When there is an MTU Mismatch issue in OSPF on Cisco switches, where OSPF routers have different Maximum Transmission Unit (MTU) settings on their interfaces, you may encounter log messages in the device logs that indicate the problem. These log messages can provide valuable information to help diagnose the issue. Here are some example log messages you might see in the Cisco switch logs:
- Message: %OSPF-5-ADJCHG: Process <Process_ID>, Nbr <Neighbor_IP> on <Interface> from FULL to DOWN, MTU mismatch Explanation: This log message indicates that the OSPF neighbor adjacency on the specified interface is transitioning from FULL to DOWN state due to an MTU mismatch. The neighboring routers have different MTU settings on their interfaces, causing the adjacency to fail.
- Message: %OSPF-4-ERRRCV: Received invalid packet: MTU mismatch from <Neighbor_IP> on <Interface> Explanation: This log message suggests that the OSPF router received an invalid OSPF packet with an MTU mismatch from the neighbor router on the specified interface. The MTU setting of the neighboring router’s interface does not match the expected value.
- Message: %OSPF-5-ADJCHG: Process <Process_ID>, Nbr <Neighbor_IP> on <Interface> from LOADING to EXSTART, MTU mismatch detected Explanation: This log message indicates that the OSPF neighbor adjacency on the specified interface is transitioning from LOADING to EXSTART state due to a detected MTU mismatch. The neighboring routers have different MTU settings, which is causing issues during the adjacency formation process.
- Message: %OSPF-5-ADJCHG: Process <Process_ID>, Nbr <Neighbor_IP> on <Interface> from EXCHANGE to DOWN, MTU mismatch found Explanation: This log message suggests that the OSPF neighbor adjacency on the specified interface is transitioning from EXCHANGE to DOWN state due to a found MTU mismatch. The MTU setting on the neighboring router’s interface does not match the expected value, leading to the adjacency failure.
One crucial requirement for successful OSPF neighbor adjacencies is having the same Maximum Transmission Unit (MTU) on their interfaces. An MTU Mismatch can prevent OSPF routers from forming adjacencies, leading to routing issues and network connectivity problems. In this article, we will explore the common causes of MTU Mismatch in OSPF and provide step-by-step solutions using Cisco commands to resolve these issues and ensure seamless OSPF operation.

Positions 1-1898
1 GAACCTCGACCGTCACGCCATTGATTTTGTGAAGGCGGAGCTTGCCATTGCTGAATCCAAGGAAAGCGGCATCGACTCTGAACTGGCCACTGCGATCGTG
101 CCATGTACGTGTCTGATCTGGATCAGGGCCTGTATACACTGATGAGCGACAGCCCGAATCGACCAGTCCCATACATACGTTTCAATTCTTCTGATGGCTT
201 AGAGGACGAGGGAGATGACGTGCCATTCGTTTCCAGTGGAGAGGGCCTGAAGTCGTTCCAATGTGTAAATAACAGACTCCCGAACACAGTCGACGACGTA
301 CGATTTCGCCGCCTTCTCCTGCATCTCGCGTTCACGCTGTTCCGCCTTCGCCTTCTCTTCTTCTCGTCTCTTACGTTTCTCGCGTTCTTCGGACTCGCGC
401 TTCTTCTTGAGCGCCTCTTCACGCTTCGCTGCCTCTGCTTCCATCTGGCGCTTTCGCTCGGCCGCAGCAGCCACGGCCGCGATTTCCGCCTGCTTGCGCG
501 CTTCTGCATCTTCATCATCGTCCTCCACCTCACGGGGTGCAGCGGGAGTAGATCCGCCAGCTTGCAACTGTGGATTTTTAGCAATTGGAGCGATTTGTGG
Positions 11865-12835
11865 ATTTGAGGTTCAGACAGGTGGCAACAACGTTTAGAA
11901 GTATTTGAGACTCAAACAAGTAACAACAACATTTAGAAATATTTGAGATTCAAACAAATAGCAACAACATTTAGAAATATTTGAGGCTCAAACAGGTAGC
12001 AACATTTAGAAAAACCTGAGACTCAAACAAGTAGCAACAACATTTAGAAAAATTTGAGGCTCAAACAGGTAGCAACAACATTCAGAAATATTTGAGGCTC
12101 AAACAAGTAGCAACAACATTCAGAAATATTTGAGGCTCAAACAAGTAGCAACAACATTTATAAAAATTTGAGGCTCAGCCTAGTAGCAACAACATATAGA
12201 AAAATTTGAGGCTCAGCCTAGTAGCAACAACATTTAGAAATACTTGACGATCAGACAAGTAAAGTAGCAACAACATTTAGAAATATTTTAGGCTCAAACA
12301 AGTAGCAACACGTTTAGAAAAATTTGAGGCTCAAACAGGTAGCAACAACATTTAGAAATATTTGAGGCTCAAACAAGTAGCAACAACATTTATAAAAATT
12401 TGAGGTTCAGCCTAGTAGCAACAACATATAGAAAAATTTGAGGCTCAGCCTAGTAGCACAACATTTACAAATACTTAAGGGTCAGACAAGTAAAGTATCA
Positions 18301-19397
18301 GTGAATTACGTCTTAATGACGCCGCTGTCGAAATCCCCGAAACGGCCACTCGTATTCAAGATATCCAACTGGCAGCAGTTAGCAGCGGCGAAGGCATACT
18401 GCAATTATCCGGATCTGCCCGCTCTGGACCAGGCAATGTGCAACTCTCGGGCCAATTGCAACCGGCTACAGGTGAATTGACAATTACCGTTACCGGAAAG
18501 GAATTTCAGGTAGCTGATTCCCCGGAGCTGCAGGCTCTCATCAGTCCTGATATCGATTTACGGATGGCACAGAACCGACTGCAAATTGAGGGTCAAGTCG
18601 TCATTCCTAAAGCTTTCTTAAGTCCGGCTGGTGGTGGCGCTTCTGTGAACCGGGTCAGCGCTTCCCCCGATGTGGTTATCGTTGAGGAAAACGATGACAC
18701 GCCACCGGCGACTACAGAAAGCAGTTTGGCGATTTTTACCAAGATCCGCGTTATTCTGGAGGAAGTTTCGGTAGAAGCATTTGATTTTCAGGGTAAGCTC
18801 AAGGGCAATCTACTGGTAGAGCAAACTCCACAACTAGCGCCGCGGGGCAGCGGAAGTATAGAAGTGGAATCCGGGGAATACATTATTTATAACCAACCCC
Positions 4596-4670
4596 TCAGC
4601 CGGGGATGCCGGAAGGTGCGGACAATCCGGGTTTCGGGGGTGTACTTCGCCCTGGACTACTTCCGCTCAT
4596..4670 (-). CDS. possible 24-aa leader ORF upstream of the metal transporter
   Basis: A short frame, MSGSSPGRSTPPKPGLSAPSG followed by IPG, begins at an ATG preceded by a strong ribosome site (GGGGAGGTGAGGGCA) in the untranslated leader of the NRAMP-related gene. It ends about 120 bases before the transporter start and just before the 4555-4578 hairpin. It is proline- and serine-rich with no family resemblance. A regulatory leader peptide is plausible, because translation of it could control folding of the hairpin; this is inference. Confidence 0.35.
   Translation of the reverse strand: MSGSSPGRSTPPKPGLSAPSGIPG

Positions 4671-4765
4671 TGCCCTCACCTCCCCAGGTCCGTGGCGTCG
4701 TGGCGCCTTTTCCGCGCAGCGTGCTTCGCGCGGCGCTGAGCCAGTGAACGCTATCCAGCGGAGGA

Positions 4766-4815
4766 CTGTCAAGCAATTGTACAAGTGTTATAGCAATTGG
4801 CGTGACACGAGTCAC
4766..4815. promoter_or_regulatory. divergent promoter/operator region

- Understanding MTU Mismatch in OSPF: MTU refers to the largest packet size that a network interface can transmit without fragmentation. OSPF routers exchange OSPF Hello packets to form adjacencies. To establish these adjacencies successfully, the MTU settings on the interfaces between neighboring routers must match. If the MTU values differ, OSPF routers will not recognize each other as neighbors, leading to adjacency failures.
- Causes of MTU Mismatch: a. Configuration Errors: Incorrectly configured MTU settings on interfaces can lead to mismatch issues.
b. Interface Changes: Interface configurations that are not updated consistently across neighboring routers can cause MTU mismatches.
- Cisco Commands to Resolve MTU Mismatch:
Step 1: Access Configuration Mode Access the device’s privileged EXEC mode by entering the “enable” command. Then, enter global configuration mode with the “configure terminal” command:
Step 2: Identify OSPF Interfaces Identify the interfaces experiencing the MTU Mismatch issue:
show ip ospf interface brief
Step 3: Check MTU Configurations Verify the current MTU configurations on the problematic interfaces:
show running-config interface <Interface>
Step 4: Set Matching MTU If you find mismatched MTU values, set the same MTU on both interfaces using the following commands:
Replace “<Interface>” with the appropriate interface name and “<MTU_Value>” with the desired MTU value.
Step 5: Verify OSPF Neighbor Adjacencies Check the OSPF neighbor adjacencies to confirm that the MTU Mismatch issue has been resolved:
show ip ospf neighbor